cut

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Related to cut off: Cut Off Date

cut

(kŭt),
1. molecular biology a hydrolytic cleavage of two opposing phosphodiester bonds in a double-stranded nucleic acid. Compare: nick.
2. To sever or divide.
3. To separate into fractions.
4. An informal term for a fraction.

cut

(kŭt)
v. cut, cutting, cuts
v.tr.
1. To penetrate with a sharp edge; strike a narrow opening in.
2. To separate into parts with or as if with a sharp-edged instrument; sever: cut cloth with scissors.
3. To sever the edges or ends of; shorten: cut one's hair.
4. To have (a new tooth) grow through the gums.
5. To injure (oneself) by penetrating the skin with a sharp object.
v.intr.
1. To make an incision or a separation: Cut along the dotted line.
2. To allow incision or severing: Butter cuts easily.
3. To function as a sharp-edged instrument.
4. To grow through the gums. Used of teeth.
5. To inflict self-injury by penetrating the skin with a sharp object.
n.
1. The act of cutting.
2. The result of cutting, especially an opening or wound made by a sharp edge.

cut′ta·ble adj.

cut

a split in both strands of a DNA molecule. See also nick.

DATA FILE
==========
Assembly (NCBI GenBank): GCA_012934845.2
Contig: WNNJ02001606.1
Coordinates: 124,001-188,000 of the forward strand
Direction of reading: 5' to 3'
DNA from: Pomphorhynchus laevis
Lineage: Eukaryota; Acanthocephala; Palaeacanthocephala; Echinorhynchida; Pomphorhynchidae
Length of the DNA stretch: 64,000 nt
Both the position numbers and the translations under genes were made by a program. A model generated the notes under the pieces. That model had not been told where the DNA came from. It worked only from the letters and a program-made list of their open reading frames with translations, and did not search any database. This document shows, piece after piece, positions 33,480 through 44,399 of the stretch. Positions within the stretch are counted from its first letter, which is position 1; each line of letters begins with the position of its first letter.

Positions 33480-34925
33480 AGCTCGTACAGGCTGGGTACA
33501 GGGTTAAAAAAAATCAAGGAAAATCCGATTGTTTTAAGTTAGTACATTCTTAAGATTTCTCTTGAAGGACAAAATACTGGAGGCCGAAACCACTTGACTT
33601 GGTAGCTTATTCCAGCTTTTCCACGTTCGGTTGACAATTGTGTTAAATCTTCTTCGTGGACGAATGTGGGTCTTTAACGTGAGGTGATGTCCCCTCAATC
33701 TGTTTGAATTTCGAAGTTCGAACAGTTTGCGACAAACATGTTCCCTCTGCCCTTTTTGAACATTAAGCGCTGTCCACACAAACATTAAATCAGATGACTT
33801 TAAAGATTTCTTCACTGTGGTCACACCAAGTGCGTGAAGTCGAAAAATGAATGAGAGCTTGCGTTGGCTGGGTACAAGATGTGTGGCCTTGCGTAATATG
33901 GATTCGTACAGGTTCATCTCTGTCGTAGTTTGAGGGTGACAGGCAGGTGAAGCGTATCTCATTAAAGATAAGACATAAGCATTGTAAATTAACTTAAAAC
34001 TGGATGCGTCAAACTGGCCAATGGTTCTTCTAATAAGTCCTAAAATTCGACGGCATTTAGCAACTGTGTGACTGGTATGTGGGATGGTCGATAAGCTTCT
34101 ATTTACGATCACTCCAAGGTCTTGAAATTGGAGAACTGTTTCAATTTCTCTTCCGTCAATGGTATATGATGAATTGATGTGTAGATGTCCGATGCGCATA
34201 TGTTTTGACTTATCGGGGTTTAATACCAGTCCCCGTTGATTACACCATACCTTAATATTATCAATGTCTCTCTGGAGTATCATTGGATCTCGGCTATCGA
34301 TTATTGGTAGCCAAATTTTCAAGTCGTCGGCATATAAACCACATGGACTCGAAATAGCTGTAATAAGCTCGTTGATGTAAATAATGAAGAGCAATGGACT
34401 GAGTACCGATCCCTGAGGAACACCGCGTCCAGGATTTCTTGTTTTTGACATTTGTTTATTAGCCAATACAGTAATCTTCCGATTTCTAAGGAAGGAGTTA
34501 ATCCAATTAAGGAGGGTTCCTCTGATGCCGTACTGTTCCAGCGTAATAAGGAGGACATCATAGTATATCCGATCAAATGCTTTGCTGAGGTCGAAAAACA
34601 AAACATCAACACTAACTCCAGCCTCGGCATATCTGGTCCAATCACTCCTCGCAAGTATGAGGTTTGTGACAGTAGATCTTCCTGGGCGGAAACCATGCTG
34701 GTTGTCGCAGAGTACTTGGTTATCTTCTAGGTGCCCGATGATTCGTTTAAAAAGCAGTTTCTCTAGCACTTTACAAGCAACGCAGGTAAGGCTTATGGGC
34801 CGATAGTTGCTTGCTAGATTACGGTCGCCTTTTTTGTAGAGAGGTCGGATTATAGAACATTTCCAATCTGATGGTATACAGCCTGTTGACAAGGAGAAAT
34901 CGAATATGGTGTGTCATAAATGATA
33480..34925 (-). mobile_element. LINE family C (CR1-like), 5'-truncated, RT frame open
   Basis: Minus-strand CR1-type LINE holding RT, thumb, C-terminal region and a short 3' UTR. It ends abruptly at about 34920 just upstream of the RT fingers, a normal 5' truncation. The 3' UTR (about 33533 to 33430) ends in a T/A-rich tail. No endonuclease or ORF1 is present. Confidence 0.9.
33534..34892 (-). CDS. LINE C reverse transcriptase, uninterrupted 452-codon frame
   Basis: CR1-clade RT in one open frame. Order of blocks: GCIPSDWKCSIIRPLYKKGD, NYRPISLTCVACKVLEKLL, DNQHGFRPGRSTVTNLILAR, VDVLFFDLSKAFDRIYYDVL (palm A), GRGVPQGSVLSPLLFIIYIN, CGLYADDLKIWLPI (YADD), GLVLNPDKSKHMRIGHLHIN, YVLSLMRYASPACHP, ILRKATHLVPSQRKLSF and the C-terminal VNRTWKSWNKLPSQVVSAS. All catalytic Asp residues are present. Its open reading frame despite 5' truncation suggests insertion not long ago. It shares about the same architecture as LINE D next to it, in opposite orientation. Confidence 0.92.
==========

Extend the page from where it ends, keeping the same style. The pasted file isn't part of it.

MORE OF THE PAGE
cut

Drug slang
verb To adulterate a drug—e.g., by adding talcum powder to cocaine.

Forensic pathology
noun Incised wound, see there.

Managed care
noun See Medicare cut

Molecular biology
noun A hydrolytic cleavage of 2 opposing phosphodiester in double-stranded DNA.

Traumatology
noun An interruption of the mucocutaneous surface, usually understood to be a laceration.

Management
Clean with soap and water, alcohol, H2O2, iodine; suture if necessary.

Complication
Erythema, swelling, pain; pus drainage may signal infection.

Cut

Separation of skin or other tissue made by a sharp edge, producing regular edges.
Mentioned in: Wounds

cut

(kŭt)
1. To sever or divide.
2. To separate into fractions.

cut

1. gelded; castrated.
2. of meat. The standard parts of a carcass of meat. Varies between countries. Includes sirloin, neck chops, silverside and so on.
3. incision made by any sharp edge.
4. yield of wool per head of sheep shorn.

cut proud